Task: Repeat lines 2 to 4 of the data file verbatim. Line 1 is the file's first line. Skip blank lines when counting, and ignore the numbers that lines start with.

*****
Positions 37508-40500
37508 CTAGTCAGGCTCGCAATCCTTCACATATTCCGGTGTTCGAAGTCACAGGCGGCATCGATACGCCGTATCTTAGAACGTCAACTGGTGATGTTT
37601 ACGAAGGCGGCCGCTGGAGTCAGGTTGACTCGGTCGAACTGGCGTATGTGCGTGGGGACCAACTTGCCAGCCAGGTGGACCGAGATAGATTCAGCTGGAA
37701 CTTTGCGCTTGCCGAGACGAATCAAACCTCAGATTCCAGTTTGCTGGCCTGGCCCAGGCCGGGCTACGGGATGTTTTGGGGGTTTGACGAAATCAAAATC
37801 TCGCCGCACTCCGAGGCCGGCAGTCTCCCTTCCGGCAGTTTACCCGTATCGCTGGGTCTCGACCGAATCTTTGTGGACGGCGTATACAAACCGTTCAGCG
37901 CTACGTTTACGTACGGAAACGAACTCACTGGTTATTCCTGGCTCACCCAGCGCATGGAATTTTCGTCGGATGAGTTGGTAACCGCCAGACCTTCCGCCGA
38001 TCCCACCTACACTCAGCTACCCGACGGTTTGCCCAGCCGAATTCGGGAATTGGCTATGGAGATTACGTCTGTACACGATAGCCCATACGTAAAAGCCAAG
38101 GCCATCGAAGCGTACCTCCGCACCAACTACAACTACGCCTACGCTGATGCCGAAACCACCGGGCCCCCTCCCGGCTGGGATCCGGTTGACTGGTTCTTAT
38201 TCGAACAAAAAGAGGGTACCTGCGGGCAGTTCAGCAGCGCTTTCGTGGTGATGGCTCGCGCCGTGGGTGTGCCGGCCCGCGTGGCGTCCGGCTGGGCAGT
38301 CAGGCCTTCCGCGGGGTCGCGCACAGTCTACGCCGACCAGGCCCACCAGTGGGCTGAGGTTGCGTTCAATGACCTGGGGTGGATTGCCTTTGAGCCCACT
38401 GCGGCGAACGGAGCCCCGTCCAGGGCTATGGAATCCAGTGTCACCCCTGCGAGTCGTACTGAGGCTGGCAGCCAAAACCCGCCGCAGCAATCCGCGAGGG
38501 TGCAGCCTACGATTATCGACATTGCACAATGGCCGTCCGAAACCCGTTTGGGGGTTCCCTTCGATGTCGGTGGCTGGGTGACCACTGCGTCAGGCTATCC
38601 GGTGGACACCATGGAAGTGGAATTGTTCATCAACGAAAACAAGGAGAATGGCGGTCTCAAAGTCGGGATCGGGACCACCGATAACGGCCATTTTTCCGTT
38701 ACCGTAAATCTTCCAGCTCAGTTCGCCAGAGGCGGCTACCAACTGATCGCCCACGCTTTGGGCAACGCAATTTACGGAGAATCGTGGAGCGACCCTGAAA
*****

37508 CTAGTCAGGCTCGCAATCCTTCACATATTCCGGTGTTCGAAGTCACAGGCGGCATCGATACGCCGTATCTTAGAACGTCAACTGGTGATGTTT
37601 ACGAAGGCGGCCGCTGGAGTCAGGTTGACTCGGTCGAACTGGCGTATGTGCGTGGGGACCAACTTGCCAGCCAGGTGGACCGAGATAGATTCAGCTGGAA
37701 CTTTGCGCTTGCCGAGACGAATCAAACCTCAGATTCCAGTTTGCTGGCCTGGCCCAGGCCGGGCTACGGGATGTTTTGGGGGTTTGACGAAATCAAAATC